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4.0 von 5 Sternen New Generation Witchcraft is New Age, not Wicca
Jenine Thayer (Silver RavenWolf), a mother of four, has defined a new, attractive witchcraft. It is well-suited for a parent having difficulty: the parent can form a family Coven as an aid to communication among family members. But New Generation Witchcraft is not Wicca.
Wicca is a globally practiced religion that has constants: worship of the Goddess and the...
Veröffentlicht am 12. Mai 2000 von Richard Ballard

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3.0 von 5 Sternen Its ok.
This book is a pretty good book. Silver has a nice, intimate writing style which I like, but she didn't write enough on some subjects and wrote too much on other subjects. She could have talked a little more on writing your own rituals. I didn't like how she seemed to push self-dedication before experimenting more with Witchcraft. Witchcraft is not to be taken...
Veröffentlicht am 26. April 2000 von Matt


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4.0 von 5 Sternen New Generation Witchcraft is New Age, not Wicca, 12. Mai 2000
Jenine Thayer (Silver RavenWolf), a mother of four, has defined a new, attractive witchcraft. It is well-suited for a parent having difficulty: the parent can form a family Coven as an aid to communication among family members. But New Generation Witchcraft is not Wicca.
Wicca is a globally practiced religion that has constants: worship of the Goddess and the God; respect for the Earth; and adherence to The Rede, Wicca's "prime directive". There are many versions of The Rede but all are analogous to the physician's Hippocratic Oath: "First do no harm."
Ms. Thayer defines Wicca differently. On pp. 14-15 she states [the parentheses are Ms. Thayer's] "The word 'Wiccan' ... projects a different set of associations - weaving, church, New Earth, wicker furniture (don't ask me why) and the movie 'The Wicker Man' (which although I despised, I fully understand). It also means 'front,' a way to bring the public into accepting our belief system for what it actually is, not what their preconceived ideas of a word dictates to them."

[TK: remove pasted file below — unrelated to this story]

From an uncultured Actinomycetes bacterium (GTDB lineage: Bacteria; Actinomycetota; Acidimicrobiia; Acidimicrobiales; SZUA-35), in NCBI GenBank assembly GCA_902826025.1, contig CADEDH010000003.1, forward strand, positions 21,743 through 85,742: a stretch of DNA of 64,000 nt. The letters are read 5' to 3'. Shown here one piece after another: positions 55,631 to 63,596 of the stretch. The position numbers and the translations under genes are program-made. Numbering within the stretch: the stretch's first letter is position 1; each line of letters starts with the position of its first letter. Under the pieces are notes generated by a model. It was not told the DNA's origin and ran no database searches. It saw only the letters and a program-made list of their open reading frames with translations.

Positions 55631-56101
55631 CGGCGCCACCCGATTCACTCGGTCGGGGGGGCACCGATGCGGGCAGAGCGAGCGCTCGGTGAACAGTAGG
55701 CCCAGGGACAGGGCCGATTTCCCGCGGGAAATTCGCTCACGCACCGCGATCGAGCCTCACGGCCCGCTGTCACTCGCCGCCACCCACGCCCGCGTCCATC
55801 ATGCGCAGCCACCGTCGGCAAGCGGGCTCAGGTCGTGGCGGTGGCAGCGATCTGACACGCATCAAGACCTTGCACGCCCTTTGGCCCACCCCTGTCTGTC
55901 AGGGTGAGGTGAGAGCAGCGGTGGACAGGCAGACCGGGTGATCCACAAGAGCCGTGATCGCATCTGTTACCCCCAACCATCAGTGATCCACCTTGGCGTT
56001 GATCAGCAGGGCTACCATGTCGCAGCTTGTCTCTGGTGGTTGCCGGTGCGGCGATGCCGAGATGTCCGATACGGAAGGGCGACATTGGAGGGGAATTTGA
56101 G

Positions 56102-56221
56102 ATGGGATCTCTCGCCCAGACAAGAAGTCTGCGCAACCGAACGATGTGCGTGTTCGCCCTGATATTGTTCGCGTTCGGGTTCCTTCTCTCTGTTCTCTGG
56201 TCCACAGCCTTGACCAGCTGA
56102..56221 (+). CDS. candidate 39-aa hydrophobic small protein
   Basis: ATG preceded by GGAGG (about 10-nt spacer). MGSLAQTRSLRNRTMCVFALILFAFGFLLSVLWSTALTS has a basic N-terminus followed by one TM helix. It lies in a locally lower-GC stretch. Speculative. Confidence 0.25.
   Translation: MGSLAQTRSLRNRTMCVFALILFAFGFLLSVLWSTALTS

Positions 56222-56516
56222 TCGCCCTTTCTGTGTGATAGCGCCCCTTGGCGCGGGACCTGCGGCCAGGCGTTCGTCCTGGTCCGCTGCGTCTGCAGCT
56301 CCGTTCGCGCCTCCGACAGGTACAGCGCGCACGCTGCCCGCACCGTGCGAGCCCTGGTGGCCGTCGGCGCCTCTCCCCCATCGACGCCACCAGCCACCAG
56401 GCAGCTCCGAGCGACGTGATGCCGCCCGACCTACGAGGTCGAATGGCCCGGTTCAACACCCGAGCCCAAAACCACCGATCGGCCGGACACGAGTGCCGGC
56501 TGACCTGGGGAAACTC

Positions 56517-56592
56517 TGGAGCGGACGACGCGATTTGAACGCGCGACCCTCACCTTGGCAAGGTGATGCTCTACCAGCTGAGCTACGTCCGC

Ms. Thayer's book is attractively illustrated, and is clearly written in a conversational style. She discusses several popular New Age topics in a disorganized manner. Ms. Thayer provides good details on candles, colors, crystals, fortune telling, herbs, and starting on page 62 "Self-help and other mind programming tapes and videos". She discusses meditation and discusses tantra (opening the chakras), but the discussions are insufficient to practice these disciplines. Ms. Thayer also discusses several less well-defined New Age subjects: astral projection, healing, spell casting, and telepathy.
Ms. Thayer's book is attractively written and contains good detail on several New Age topics, but New Generation Witchcraft is not Wicca. I recommend both "Inside A Witches' Coven" by Edain McCoy and "Wicca: A Guide For The Solitary Practitioner" by Scott Cunningham as first books for the Wiccan novice.
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3.0 von 5 Sternen Its ok., 26. April 2000
This book is a pretty good book. Silver has a nice, intimate writing style which I like, but she didn't write enough on some subjects and wrote too much on other subjects. She could have talked a little more on writing your own rituals. I didn't like how she seemed to push self-dedication before experimenting more with Witchcraft. Witchcraft is not to be taken lightly and one should certainly feel like they know what they are getting into when they dedicate themselves--and this can't happen without prior ritual practice--something Silver should, but doesn't really emphasize. In the last section she seems to get in over her head. Silver really shouldn't have discussed OBE or past life regressions in a beginner's book. Those things should be in a book by themself so they can be explained in better detail. Silver also seems to contradict herself a little in this section--in the chapter about death, reincarnation and summerland. Aside from all that, she has great beginner information on candle magick, gemstones, herbs, holidays, altars and sacred space, and coming out of the broom closet. I recommend this book--but this certainly should not be the ONLY book a person should read.